The world is rapidly evolving around us, and wine is no exception to that. There are new varieties, grapes and processes being created constantly, bringing new wines to the market. Here we’ve listed our top 3 wines to look out for in 2022.
Croatia recently joined the European Union, and with that came access to and assistance with, the development of their wine regions and promotion of their wines. Like many eastern European countries, Croatia has some fascinating native grape varieties. Though often hard to pronounce, grapes like Žlahtina & Plavac Mali produce top quality, characterful wines capable of ageing. Also, did you know that genetic profiling placed Zinfandel’s ancestor not just to Primitivo in Italy, but even further back in history to Croatia’s Crljenak Kaštelanski and Plavac Mali?
As Croatian wines begin to emerge on the export market, look out for them being stocked in your local merchant at very attractive prices compared to their more well known European counterparts in a whole range of styles- white, red, rose, sparkling, sweet and dry.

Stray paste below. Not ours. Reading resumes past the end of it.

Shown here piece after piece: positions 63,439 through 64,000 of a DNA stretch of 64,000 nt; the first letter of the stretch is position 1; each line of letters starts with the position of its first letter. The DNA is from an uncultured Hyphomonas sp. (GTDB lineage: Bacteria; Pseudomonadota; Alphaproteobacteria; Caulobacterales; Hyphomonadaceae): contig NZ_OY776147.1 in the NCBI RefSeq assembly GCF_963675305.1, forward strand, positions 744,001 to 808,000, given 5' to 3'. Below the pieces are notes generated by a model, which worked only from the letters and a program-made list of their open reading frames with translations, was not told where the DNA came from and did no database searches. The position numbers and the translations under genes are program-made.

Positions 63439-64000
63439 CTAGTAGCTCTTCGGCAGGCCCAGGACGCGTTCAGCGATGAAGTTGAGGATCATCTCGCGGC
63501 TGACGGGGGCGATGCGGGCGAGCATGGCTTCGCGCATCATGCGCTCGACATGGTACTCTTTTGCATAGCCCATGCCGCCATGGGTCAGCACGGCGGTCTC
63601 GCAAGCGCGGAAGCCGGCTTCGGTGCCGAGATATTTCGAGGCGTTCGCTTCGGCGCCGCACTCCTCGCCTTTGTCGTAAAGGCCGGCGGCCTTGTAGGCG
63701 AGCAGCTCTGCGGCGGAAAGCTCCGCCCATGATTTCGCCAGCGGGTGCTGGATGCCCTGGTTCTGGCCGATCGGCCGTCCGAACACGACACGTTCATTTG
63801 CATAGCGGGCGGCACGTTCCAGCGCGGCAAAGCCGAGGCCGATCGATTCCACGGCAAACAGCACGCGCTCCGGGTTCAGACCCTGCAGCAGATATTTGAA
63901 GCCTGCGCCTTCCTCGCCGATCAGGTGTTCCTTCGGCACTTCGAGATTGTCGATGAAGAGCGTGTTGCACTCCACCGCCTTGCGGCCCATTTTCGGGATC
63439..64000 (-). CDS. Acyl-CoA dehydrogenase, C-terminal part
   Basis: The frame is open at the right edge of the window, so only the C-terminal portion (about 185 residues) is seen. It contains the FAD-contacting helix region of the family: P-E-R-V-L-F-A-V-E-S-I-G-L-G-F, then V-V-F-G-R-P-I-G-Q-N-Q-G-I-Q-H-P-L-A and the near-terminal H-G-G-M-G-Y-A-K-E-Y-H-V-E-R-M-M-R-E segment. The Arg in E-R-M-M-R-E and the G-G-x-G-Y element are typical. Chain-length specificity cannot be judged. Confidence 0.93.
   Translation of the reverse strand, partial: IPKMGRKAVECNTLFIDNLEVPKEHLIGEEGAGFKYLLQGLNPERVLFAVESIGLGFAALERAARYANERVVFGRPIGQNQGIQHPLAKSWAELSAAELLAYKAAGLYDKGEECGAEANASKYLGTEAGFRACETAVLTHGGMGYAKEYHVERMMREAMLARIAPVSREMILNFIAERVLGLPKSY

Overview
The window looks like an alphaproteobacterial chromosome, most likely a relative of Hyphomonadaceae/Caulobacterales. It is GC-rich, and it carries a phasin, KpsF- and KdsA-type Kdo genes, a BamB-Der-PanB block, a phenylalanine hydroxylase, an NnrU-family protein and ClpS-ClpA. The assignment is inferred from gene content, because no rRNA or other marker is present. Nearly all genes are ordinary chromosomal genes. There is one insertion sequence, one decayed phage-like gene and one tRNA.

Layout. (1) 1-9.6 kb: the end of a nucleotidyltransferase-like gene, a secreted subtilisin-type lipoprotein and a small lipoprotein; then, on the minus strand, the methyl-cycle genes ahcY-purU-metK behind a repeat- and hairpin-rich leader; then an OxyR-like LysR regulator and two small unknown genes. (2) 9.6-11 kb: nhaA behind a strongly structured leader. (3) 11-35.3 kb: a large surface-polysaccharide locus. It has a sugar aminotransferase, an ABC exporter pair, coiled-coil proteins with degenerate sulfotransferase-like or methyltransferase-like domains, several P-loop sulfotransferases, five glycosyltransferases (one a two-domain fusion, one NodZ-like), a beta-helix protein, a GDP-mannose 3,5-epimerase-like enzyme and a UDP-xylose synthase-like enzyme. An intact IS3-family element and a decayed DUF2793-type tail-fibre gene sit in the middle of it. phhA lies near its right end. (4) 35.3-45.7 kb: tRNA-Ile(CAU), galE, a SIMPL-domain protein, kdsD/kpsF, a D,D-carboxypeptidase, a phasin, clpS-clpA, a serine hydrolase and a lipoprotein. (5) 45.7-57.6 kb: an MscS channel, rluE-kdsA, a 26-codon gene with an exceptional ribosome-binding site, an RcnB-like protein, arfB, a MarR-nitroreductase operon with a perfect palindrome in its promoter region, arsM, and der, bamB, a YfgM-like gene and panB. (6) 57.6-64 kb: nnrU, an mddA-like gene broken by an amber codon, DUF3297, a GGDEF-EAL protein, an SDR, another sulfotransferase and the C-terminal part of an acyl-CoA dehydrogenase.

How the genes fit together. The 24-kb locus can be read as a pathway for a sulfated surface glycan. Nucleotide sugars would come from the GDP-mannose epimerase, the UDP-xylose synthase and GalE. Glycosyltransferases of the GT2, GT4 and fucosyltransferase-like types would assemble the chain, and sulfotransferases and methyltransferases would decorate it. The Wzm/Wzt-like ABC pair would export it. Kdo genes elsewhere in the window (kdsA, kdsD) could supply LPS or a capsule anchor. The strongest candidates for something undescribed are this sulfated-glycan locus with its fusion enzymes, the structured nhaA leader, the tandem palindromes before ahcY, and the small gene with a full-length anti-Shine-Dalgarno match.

New categories and styles in Rioja
In a bid to both protect the proud heritage and quality of the Rioja name, whilst embracing new trends and tastes in wine, the Rioja designation recently authorised a revolutionary raft of new grape varieties, single vineyard designations and a brand new category of sparkling Rioja wines. Though the launch of these were typically modest of the Riojanos, post pandemic they are very keen to promote these exciting new wines.
Look out for exceptional fresh whites from Garnacha Blanca, Maturana Blanca & Tempranillo Blanco as well as age worthy reds and interesting rose from Maturana Tinta, Mazuelo & Graciano. Many producers are also forcing a rethink of the abilities of Garnacha Tinta with superb old vine single vineyard bottlings. Though currently only a small number of sparkling wines are labelled under the new Rioja designation (many parts of Rioja are also entitled to use the term Cava), this will no doubt be a growing category. Many of the aged categories exceed even Champagne’s strict minimums!
It’s no secret that fortified wines are not en-vogue now with many wine consumers. In an effort to expand the potential of the Sherry region and avert a catastrophic decline in sales, the most radical reforms for the past 50 years were brought in. These included a wider use of grape varieties, some not seen for centuries, and the practice of ‘fortifying’ (adding neutral alcohol to the wine to increase %abv) no longer being required if the natural sugar ripeness in the grapes allows for an alcohol level of 15%abv or above. There are more changes being discussed, including dropping minimum ageing requirements. We may start to see lighter styles and table wines appear once again from the region.